By this stage, you probably have a fair idea of any subplots that your PCs have developed in advance of the final climactic battle, and it’s a good idea prior to this to have a look through this and try and re-incorporate any loose ends into the session. The majority of this session will be the final confrontation with the ‘enemy’ you have set up, and you should pull out all the stops for this. This is the stage at which you can, and should, put up the “death flag” and be prepared for PCs to make the ultimate sacrifice; leave the players in no doubt that this is the end of the campaign.

But leave enough time for a look at the world after the end of the campaign too, to set it in context and provide some finality for the characters that your players have invested in. It doesn’t have to be quite as corny as the scenes in Return of the King where they all visit Frodo, but short vignettes of each PC’s life immediately following, and perhaps further in the future from, the climax of the adventure help to set the game in context.

Conclusion

So, that’s my plan to get more online play into my life – although most of the plans are taken from running short campaigns in real life. What are your online gaming plans to make finite-length campaigns easy to schedule? Do you have any other preferred methods for online play, or have a favourite medium to use for it? Hope to see some of you at games in the future – either round a table or at the other end of a Hangouts screen!

The 3-Session Campaign Part 1 – stretching the One-Shot format

I’ve blogged before about making the one-shot RPG ultra-short, and also about how a one-shot can be slightly longer form. One of the things I’m pondering as we come to the new year is how I’m going to get more online gaming done next year (via Hangouts / Skype), and I’ve come across the crux of the dilemma (for me anyway, but I suspect a lot of gamers).

Thing is, I don’t have the time to commit to a weekly (or even fortnightly) game – either face to face or over G+ – and so an ongoing campaign seem unlikely. And my own limited experience suggests that one 2/3-hour online session doesn’t quite have the hit of a regular convention one-shot. The medium means you don’t get quite as much contact, even if you’re playing with folks you know in real life, and it takes a while for characters to develop and become enjoyable to play.

So, I’m going to propose myself a solution: the 3-session Campaign. Three 2-hour online sessions, preceded by a not-necessarily-concurrent chargen and setup session. I’m hoping that this format will let me get more online gaming done, and that it might work for people with similar scheduling difficulties to me. I should note that this is advice I’ve largely gathered from my experience running face-to-face for 3-sessions, but I’ve put it in the context of online play because I think it provides a useful solution to the scheduling difficulties above.

The Pre-Session: Chargen and Links

In this session, which I’d go over a chat app like Facebook Messenger or a private G+ community, I’d get my players to generate characters (or generate them myself with their guidance / support if they aren’t familiar with the system) and build links between the PCs. I’d try in generating characters to follow good examples from one-shot play to ensure, for instance, that there are sufficient differences between characters and the group fits together with some consistency, as there won’t really be scope for this to develop during play to iron it out.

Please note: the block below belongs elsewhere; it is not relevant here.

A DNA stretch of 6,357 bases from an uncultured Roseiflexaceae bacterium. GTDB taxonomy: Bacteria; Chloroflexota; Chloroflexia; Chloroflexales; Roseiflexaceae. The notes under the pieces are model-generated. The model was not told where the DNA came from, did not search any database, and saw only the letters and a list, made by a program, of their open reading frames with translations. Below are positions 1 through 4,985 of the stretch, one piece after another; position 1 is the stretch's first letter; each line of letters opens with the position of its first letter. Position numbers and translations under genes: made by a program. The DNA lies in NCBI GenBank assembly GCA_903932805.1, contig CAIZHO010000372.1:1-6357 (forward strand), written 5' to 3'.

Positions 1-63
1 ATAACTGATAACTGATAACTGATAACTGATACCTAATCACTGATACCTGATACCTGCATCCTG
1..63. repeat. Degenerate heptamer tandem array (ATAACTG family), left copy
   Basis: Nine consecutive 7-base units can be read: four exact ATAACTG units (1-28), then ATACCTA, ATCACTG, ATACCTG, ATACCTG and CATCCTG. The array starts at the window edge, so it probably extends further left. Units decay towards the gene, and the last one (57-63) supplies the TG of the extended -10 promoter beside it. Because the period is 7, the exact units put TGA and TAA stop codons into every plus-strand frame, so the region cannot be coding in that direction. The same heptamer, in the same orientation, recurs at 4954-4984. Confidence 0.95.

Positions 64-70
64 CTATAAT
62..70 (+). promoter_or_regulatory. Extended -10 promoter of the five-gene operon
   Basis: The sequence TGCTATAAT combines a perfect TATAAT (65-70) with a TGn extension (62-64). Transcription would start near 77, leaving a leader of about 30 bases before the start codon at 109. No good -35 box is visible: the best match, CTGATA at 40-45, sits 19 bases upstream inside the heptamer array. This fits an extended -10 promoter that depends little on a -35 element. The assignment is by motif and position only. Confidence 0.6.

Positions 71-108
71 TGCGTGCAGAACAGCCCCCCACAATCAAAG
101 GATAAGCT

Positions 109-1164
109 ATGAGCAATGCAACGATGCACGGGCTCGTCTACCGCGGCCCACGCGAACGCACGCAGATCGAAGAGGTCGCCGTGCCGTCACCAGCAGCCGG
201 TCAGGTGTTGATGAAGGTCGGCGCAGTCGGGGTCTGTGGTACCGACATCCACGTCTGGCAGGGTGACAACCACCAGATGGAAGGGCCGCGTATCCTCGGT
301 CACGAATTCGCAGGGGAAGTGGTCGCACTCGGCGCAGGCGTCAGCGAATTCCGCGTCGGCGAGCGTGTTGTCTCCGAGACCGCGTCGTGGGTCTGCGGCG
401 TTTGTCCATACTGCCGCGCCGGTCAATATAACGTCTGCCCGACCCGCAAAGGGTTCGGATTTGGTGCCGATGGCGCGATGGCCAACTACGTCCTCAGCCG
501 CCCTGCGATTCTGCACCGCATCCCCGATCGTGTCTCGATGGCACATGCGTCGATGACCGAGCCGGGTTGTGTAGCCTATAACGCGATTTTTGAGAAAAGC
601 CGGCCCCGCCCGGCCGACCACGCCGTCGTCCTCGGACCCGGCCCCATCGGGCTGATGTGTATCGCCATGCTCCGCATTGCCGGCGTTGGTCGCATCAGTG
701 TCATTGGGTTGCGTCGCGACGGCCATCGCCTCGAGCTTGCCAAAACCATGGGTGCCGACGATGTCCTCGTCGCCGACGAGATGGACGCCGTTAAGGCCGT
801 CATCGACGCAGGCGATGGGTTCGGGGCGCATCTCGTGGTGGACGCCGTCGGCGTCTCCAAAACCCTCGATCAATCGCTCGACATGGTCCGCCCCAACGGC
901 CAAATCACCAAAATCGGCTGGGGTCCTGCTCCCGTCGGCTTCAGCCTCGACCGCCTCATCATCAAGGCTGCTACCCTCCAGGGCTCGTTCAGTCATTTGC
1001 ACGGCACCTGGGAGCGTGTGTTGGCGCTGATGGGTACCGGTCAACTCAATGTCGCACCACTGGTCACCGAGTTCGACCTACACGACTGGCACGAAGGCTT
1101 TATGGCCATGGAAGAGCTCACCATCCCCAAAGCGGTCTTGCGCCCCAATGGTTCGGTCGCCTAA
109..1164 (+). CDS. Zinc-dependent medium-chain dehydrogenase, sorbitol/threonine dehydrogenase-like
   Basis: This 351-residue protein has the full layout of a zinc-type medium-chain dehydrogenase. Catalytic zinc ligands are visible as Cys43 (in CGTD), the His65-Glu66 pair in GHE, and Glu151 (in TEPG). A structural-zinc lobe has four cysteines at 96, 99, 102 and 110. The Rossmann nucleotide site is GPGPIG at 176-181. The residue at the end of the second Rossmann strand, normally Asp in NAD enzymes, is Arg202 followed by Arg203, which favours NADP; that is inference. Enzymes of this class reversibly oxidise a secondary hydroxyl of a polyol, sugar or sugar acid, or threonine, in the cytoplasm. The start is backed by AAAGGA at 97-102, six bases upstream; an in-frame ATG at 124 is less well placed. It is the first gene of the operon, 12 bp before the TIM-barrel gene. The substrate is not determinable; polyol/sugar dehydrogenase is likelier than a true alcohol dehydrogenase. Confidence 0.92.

While some games have structures for this (Dungeon World’s Bonds, Apocalypse World’s Hx splits) that require some turn taking, the order of these is mostly arbitrary, so there’s no real need for everyone to be online at once – or, if they are, they can be sat doing something else with the phone/tablet at their side carrying out the process.

For games without this process, I’d try and establish connections – maybe with focused questions, which could be as basic as “how do you know X?” or, for instance, “when was the last time you brought a PC back from the brink of death?” (for a cleric PC). While this is going on, I’ll scribble it all onto a relationship map that I’ll then share so everyone has an up-front picture of the rest of the party – it especially helps in online play to know who the face at the bottom of the screen is pretending to be. In terms of sharing resources, for online play I think it’s helpful to have a precis of the setting and access to at least the basic rules so that players can engage with these and be ready to go from the off.

Session 1 – Your Regular One-Shot

The structure I tend to use for 3-session play is the movies of The Lord Of The Rings; for this first section, you’ve already done a substantial chunk of the exposition in the pre-session prep chat. I’d follow the regular introductory one-shot format for this: a task set for them to do, a practice combat/action sequence (to clear out any rusty rules), some investigation, and a final conflict that can be a little harder and reveals the extent of the problem facing them.

Pacing is key here; although in my experience, while online play does demand more focus from the players, the interface encourages it – everyone really does have to listen to every other player speaking, because if you don’t pay attention, you’ll be lost. Any rules clarifications, pass them to another player to resolve in text chat – and feel free to make notes of anything in that chat as well. My best experiences of online play have been basic in terms of technical aptitude – there’s nothing wrong with letting players roll their own dice and telling you what they get, and I’ve enjoyed having that physical connection to the game rather than using a dice roller (until I have a run of bad luck – then I usually switch to the dice roller).

I’d also recommend Session 1 being fairly obvious in terms of what the PCs should do and what the campaign is about. Chekov’s Gun applies here as it does in all one-shots; if you introduce an NPC, a location, or a faction at play in Session 1, if the players are interested in it you should make sure it re-appears in Sessions 2 and 3.

Well, that’s how to set up and run the first session of a 3-session campaign; tomorrow I’ll look at Sessions 2 and 3 and the prep between them.